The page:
* * * * *

(v) Initial compliance with the outlet concentration limits in § 63.1362(b)(2)(iv)(A), (b)(3)(ii), (b)(4)(ii)(A), (b)(5)(ii), and (b)(5)(iii) is demonstrated when the outlet TOC or total organic HAP concentration is 20 ppmv or less and the outlet HCl and chlorine concentration is 20 ppmv or less. The owner or operator shall demonstrate compliance by fulfilling the requirements in paragraph (a)(6) of this section. If an owner or operator elects to develop an emissions profile by process as described in paragraph (b)(11)(iii)(A) of this section, uncontrolled emissions shall be determined using the procedures in paragraph (c)(2) of this section.

* * * * *

(2) * * *

(i) * * *

(C) Purging. Emissions from purging shall be calculated using Equation 10 of this subpart, except that for purge flow rates greater than 100 scfm, the mole fraction of HAP will be assumed to be 25 percent of the saturated value.

Start Printed Page 17519

Where:

E=mass of HAP emitted

V=purge flow rate at the temperature and pressure of the vessel vapor space

R=ideal gas law constant

T=temperature of the vessel vapor space; absolute

Pi=partial pressure of the individual HAP

Pj=partial pressure of individual condensable compounds (including HAP)

PT=pressure of the vessel vapor space

MWi=molecular weight of the individual HAP

t=time of purge

n=number of HAP compounds in the emission stream

m=number of condensable compounds (including HAP) in the emission stream

(D) * * *

(4) * * *

(i) As an alternative to the procedures described in paragraphs (c)(2)(i)(D)(1) and (2) of this section, emissions caused by heating a vessel to any temperature less than the boiling point may be calculated using Equation 15 of this subpart.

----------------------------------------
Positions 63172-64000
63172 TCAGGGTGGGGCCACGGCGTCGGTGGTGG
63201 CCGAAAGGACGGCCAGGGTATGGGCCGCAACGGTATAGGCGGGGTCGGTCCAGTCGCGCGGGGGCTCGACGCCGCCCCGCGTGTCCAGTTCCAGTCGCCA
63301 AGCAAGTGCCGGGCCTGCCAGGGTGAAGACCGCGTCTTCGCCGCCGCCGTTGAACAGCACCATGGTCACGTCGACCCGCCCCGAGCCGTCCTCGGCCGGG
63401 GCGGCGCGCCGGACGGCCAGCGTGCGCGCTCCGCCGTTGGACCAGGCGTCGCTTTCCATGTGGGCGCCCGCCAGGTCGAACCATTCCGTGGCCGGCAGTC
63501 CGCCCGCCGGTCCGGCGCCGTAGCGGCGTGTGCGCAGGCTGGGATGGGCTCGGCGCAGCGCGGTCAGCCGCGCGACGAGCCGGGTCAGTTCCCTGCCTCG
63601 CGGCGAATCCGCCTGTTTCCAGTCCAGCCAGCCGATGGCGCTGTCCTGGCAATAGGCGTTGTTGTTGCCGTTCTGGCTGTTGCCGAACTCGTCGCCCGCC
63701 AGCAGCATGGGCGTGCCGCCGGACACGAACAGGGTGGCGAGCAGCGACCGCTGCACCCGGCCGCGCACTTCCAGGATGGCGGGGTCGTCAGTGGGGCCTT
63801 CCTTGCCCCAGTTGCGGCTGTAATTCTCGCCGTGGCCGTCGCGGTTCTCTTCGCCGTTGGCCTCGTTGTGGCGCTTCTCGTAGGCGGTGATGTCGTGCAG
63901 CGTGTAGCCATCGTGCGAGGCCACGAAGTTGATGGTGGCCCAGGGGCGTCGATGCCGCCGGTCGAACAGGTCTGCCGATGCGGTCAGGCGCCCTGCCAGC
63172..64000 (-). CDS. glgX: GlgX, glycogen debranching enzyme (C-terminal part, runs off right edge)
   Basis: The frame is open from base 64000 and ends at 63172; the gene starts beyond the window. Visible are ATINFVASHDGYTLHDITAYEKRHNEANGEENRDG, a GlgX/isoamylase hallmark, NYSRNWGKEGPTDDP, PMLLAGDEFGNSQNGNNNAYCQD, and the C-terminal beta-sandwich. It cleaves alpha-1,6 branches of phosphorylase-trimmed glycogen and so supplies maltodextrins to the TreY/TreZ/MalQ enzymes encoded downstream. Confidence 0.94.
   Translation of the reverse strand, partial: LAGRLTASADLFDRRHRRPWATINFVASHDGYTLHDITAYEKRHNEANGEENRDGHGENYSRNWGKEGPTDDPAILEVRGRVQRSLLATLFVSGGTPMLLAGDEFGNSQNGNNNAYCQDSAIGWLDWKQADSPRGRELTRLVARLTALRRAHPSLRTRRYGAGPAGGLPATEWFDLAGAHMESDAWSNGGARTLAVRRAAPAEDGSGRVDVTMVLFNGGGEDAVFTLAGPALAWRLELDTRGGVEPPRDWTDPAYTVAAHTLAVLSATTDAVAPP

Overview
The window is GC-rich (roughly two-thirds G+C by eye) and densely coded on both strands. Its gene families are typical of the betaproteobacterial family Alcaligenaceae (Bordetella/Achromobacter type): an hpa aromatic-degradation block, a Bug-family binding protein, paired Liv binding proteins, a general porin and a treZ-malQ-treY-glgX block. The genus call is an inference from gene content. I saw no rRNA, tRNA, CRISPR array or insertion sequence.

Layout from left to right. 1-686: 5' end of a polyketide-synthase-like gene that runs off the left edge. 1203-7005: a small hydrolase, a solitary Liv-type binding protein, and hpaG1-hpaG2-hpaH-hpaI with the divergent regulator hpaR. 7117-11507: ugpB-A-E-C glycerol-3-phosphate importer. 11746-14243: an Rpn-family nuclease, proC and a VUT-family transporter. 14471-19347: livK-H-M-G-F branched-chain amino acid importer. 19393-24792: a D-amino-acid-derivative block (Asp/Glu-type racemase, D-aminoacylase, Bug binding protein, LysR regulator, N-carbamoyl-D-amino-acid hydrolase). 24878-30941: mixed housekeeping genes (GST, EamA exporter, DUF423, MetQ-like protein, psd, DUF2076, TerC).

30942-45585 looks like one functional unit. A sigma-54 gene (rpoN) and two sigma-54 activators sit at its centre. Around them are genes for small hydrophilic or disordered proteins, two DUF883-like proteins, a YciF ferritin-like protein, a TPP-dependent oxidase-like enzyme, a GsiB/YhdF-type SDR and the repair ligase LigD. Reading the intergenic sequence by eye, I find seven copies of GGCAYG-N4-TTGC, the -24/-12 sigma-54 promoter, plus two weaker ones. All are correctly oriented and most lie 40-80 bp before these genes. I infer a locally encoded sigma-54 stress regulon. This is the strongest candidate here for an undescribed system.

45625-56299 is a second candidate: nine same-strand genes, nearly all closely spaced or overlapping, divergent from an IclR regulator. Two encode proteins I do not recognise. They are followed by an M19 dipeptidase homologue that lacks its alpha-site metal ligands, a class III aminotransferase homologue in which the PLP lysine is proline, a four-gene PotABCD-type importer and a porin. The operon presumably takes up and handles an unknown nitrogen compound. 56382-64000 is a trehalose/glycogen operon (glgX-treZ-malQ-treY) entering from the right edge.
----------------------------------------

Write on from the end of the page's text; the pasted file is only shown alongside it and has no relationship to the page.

Where:

E=mass of HAP vapor displaced from the vessel being heated

Navg=average gas space molar volume during the heating process, as calculated using Equation 16 of this subpart

PT=total pressure in the vessel

Pi,1=partial pressure of the individual HAP compounds at T1

Pi,2=partial pressure of the individual HAP compounds at T2

MWHAP=average molecular weight of the HAP compounds, as calculated using Equation 14 of this subpart

nHAP,1 = number of moles of total HAP in the vessel headspace at T1

nHAP,2 = number of moles of total HAP in the vessel headspace at T2

m = number of HAP compounds in the emission stream

* * * * *

(iii) The difference in the number of moles of total HAP in the vessel headspace between the initial and final temperatures is calculated using Equation 17 of this subpart.

Where:

nHAP,2 = number of moles of total HAP in the vessel headspace at T2

nHAP,1 = number of moles of total HAP in the vessel headspace at T1

V = volume of free space in vessel

R = ideal gas law constant

T1 = initial temperature of the vessel contents, absolute

T2 = final temperature of the vessel contents, absolute

Pi, 1 = partial pressure of the individual HAP compounds at T1

Pi, 2 = partial pressure of the individual HAP compounds at T2

n = number of HAP compounds in the emission stream

(E) * * *

(3) The initial and final partial pressures of the noncondensable gas in the vessel are determined using Equations 21 and 22 of this subpart.

Where:

Pnc1 = initial partial pressure of the noncondensable gas

Pnc2 = final partial pressure of the noncondensable gas

P1 = initial vessel pressure

P2 = final vessel pressure

Pj* = vapor pressure of each condensable compound (including HAP) in the emission stream

xj = mole fraction of each condensable compound (including HAP) in the liquid phase

m = number of condensable compounds (including HAP) in the emission stream

(4) The moles of HAP emitted during the depressurization are calculated by taking an approximation of the average ratio of moles of HAP to moles of noncondensable and multiplying by the total moles of noncondensables released during the depressurization, using Equation 23 of this subpart: